Directors of the $110 million closed-end Mexico Fund approved three proposals aimed at expanding the fund's investment scope, but the proposals failed to garner the necessary two-thirds vote required to adopt the measure, according to the fund.
Following the vote, the fund's adviser announced it would seek shareholder approval to convert the fund from a diversified to a non-diversified fund, allowing the fund's adviser to take larger stakes in companies it holds in the fund portfolio.
The adviser also said it would seek approval to concentrate investments in particular sectors such as telecommunications and banking.
The adviser also said it would seek permission to invest in companies listed on other Mexican exchanges, as long as the companies had more than 50 percent of their assets in Mexico or derived 50 percent or more of their revenues from the country.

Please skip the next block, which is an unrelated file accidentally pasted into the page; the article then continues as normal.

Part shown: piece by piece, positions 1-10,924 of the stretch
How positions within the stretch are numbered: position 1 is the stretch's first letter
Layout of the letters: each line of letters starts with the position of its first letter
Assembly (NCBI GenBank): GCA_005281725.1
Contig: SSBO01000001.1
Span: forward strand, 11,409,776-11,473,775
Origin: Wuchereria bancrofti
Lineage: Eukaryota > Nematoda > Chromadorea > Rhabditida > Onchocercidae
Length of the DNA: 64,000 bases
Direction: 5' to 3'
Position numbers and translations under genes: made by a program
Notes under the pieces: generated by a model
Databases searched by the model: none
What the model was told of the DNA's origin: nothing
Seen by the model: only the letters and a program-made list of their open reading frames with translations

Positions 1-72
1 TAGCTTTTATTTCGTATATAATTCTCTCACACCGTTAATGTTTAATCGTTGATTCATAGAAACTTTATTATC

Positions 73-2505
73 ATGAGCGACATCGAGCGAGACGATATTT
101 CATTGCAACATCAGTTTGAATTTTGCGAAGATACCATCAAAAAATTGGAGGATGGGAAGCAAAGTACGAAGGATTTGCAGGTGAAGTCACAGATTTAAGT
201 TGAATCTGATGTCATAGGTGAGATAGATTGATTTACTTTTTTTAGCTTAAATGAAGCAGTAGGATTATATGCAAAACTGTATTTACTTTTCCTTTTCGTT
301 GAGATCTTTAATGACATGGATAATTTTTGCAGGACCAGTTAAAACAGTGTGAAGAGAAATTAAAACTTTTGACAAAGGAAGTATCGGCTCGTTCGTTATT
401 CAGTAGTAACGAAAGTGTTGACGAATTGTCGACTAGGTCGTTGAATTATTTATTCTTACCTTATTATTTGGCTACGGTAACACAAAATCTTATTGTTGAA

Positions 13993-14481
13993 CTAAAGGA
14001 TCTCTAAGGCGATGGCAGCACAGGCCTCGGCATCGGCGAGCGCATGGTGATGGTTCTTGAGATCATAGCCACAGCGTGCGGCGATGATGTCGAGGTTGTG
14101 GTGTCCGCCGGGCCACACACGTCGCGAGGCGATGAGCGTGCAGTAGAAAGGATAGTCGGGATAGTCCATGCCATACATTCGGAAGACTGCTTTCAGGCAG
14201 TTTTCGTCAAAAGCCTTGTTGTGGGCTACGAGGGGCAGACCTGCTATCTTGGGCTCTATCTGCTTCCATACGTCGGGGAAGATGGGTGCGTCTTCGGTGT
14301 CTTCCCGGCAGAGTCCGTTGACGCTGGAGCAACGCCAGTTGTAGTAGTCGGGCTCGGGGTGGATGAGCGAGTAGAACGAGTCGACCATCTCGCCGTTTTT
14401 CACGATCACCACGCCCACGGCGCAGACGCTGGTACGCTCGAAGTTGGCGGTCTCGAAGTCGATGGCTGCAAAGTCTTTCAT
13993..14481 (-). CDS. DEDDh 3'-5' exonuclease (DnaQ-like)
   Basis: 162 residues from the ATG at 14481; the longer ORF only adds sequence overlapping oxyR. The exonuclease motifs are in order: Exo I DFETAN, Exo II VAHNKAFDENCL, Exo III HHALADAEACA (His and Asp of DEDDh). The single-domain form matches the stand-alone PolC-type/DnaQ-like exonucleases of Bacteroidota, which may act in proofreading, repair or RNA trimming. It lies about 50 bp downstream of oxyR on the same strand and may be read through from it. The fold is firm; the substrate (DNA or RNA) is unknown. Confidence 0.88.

The fund is managed by Impulsora del Fondo Mexico of Polanco, Mexico, a corporation that is registered with the SEC and has been the adviser to the closed-end fund since its inception in 1982. The fund invests exclusively in equity securities traded on the Bolsa Mexicana de Valores, S.A., Mexico's primary stock exchange in Mexico City.
Year-to-date through Sept. 30, the fund has lost 13.24 percent of its value according to Wiesenberger/Thomson Financial, the fund data company in Rockville, Md.
The fund's board of directors will explore other options, the fund announced.